30 January, 2015
This week, the rights group Freedom House reported a general decline in political and civil rights around the world last year. The group said its measure of international freedom has dropped in each of the past nine years. It added that democratic ideals are now under the greatest threat in 25 years.
A Freedom House report described 2014 as an "exceptionally grim" year. It noted an explosion of terrorist violence and aggressive methods worldwide. Nowhere was the loss of freedom more apparent, it said, than in the Middle East. The Islamic State militant group killed large numbers of people as it captured parts of Iraq and Syria. Freedom House says ineffective and oppressive leadership in those countries helped "open the door" to the militants.
Syria received Freedom House's lowest country rating in over 10 years. Syria has been caught in civil war and terrorist violence. The new report said Tunisia was the one exception to all the unrest. It recognized Tunisia as the first Arab country to become "free" in the past 40 years.
Arch Puddington is vice president for research at Freedom House. He wrote the new report. He says the most severe losses in freedom were a result of terrorism.
"One of the most discouraging developments is this upsurge in terrorism. We have never seen in the past, ever, seen the impact of terrorism on democracy to be as significant as it was in 2014."
Arch Puddington says terrorist attacks have led to thousands of people being displaced. He adds that women were kidnapped or seized as prizes of war. He also noted the killing of religious minorities in Africa, the Middle East and South Asia.
Freedom House says a lack of democratic freedoms created the environment for terrorism to grow. The group says about 2.6 billion people live under what it calls "not free" conditions. That represents about a third of the world's population.
The report notes Russia's involvement in the violence in eastern Ukraine and its takeover of the Crimean peninsula. It criticizes Russian attacks on media as examples of the government's disrespect for democratic standards.
The report notes the Egyptian government's push-back on democratic gains and its suppression of the media, human rights groups, and political dissidents.
Freedom House says the government in Turkey launched an aggressive campaign against its opponents, as did the government in China.
Thomas Hughes is executive director of Article 19, a British human rights group. He says changes in the United States and its Western allies hurt democratic ideals.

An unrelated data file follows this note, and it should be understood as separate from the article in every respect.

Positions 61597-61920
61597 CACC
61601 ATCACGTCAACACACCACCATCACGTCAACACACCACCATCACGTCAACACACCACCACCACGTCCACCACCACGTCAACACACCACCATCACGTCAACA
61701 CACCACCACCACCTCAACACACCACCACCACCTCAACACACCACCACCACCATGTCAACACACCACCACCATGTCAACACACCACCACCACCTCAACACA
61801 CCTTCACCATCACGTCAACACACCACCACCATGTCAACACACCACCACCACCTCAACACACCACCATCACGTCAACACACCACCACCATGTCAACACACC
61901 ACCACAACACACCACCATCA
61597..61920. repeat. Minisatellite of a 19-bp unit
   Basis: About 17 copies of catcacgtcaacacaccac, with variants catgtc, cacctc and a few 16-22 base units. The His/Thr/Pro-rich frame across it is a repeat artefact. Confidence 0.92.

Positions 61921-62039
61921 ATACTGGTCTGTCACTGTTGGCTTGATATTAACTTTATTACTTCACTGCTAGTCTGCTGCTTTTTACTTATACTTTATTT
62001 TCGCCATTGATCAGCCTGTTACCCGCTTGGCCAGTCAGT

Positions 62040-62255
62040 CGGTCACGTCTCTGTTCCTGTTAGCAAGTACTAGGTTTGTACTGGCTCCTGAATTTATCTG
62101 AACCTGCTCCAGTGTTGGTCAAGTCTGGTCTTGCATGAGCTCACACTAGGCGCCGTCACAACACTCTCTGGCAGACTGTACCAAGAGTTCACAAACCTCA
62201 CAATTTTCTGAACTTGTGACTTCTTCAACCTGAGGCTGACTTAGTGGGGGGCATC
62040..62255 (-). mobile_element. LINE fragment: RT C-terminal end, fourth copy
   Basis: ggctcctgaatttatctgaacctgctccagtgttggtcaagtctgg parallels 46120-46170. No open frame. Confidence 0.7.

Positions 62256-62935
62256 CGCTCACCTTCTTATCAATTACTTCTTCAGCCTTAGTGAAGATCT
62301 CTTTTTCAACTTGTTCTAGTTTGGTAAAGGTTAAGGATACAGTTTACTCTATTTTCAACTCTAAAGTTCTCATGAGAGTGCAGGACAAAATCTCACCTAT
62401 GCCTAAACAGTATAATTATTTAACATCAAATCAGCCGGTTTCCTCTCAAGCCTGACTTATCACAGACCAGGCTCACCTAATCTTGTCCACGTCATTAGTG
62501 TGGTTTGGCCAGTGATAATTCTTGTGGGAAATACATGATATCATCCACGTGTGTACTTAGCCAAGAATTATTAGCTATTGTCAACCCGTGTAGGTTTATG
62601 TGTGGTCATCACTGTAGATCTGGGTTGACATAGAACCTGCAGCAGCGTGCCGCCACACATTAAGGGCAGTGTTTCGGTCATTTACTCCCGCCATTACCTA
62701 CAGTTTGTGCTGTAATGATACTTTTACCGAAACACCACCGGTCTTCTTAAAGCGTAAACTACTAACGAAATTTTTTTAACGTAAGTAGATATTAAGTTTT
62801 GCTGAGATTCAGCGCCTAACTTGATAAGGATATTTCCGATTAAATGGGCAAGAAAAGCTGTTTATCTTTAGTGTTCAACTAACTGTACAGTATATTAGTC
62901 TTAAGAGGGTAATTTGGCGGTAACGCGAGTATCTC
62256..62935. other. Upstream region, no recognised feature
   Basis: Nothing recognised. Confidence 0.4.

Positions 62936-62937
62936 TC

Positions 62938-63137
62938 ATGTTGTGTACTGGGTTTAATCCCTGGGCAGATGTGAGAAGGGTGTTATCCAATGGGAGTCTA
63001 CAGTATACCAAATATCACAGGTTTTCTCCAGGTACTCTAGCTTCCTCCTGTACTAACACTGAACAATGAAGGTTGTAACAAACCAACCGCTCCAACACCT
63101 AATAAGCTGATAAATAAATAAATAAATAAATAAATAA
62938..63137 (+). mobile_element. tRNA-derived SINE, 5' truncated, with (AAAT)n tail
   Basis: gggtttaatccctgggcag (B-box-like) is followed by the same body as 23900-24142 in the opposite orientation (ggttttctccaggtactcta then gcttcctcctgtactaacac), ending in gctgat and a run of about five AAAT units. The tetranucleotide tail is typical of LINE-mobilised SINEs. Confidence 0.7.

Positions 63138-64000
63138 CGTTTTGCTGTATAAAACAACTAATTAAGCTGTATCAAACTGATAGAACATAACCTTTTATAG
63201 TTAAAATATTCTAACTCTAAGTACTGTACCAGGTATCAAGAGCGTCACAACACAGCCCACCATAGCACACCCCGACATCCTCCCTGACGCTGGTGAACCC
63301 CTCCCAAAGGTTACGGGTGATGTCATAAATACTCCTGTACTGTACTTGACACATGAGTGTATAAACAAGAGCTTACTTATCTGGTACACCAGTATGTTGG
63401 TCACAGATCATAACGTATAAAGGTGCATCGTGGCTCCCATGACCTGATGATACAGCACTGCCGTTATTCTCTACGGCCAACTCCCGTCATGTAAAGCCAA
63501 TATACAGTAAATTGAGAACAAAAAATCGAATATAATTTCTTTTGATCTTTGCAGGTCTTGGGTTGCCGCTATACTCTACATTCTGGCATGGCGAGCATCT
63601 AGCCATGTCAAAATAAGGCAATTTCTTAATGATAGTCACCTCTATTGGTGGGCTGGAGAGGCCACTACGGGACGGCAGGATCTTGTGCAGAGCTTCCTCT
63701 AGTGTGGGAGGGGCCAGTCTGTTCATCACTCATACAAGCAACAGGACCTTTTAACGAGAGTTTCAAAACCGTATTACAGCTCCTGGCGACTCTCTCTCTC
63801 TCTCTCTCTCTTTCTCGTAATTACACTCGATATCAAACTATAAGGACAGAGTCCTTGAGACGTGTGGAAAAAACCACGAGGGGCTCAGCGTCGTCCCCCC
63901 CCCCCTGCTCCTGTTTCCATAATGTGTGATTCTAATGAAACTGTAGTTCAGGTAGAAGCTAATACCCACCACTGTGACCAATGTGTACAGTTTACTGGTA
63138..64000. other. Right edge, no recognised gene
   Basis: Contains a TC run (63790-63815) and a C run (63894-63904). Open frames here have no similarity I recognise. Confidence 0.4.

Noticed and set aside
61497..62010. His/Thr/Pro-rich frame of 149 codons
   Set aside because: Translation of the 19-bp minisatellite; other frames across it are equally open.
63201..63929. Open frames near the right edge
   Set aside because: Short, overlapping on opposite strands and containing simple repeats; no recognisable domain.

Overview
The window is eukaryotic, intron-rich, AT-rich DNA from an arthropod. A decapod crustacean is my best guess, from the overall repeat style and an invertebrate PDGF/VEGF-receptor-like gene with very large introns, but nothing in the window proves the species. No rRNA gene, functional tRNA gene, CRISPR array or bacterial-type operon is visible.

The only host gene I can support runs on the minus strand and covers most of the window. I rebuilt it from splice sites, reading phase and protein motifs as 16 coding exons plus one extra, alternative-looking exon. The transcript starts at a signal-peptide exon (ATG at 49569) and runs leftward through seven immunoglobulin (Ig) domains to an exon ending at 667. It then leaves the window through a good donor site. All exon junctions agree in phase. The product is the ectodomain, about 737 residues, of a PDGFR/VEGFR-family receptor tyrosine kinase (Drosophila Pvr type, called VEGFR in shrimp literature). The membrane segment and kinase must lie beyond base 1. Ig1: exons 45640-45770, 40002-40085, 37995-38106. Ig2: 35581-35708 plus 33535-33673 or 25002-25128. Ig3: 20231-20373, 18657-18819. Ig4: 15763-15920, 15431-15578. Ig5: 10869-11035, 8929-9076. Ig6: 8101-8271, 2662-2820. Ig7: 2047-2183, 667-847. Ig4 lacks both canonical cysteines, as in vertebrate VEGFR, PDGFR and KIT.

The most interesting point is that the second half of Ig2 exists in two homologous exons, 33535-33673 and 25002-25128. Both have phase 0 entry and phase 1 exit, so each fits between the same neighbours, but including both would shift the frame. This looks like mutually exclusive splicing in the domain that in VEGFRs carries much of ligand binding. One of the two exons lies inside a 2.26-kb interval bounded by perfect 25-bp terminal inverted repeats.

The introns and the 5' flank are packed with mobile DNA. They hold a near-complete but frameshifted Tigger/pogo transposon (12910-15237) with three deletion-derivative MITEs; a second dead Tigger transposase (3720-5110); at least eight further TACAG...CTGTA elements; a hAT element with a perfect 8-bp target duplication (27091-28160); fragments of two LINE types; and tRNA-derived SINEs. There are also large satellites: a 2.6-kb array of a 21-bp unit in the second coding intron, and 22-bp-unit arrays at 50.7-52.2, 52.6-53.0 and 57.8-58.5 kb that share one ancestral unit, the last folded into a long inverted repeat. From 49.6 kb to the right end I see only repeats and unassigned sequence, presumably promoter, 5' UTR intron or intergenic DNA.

"The other really worrying trend has been that in countries in Europe and North America where we've seen the traditional strong defenders of human rights internationally, because of their encroachment around issues such as mass surveillance, encroachment around human rights-related issues, this sets a very negative precedent."
But he and Freedom House say civilians in Ukraine, Hong Kong and Brazil are pushing back. Thomas Hughes says recent United Nations work will help countries on issues such as human rights and freedom of expression.
"Without those standards, and without support to grass roots civil society, you cannot hold governments, lawmakers and other power brokers to account."
Freedom House says the biggest mistake democracies can make is to accept the idea that they are helpless when facing strongmen who use force or threaten others. It notes that everyday citizens have shown their willingness to challenge such rulers.
I'm Christopher Cruise.
VOA Correspondents Sharon Behn and William Gallo reported this story from Washington. George Grow wrote the story in VOA Learning English. Mario Ritter was the editor.
Words in the News
decline – n. weakness; a continuous loss of strength or quality
democratic – adj. based on a system of government in which citizens vote to choose leaders or to make other important decisions
violence – n. the use of force to cause injury, death or damage
rating – n. a measure of how good (fast or quick) something is
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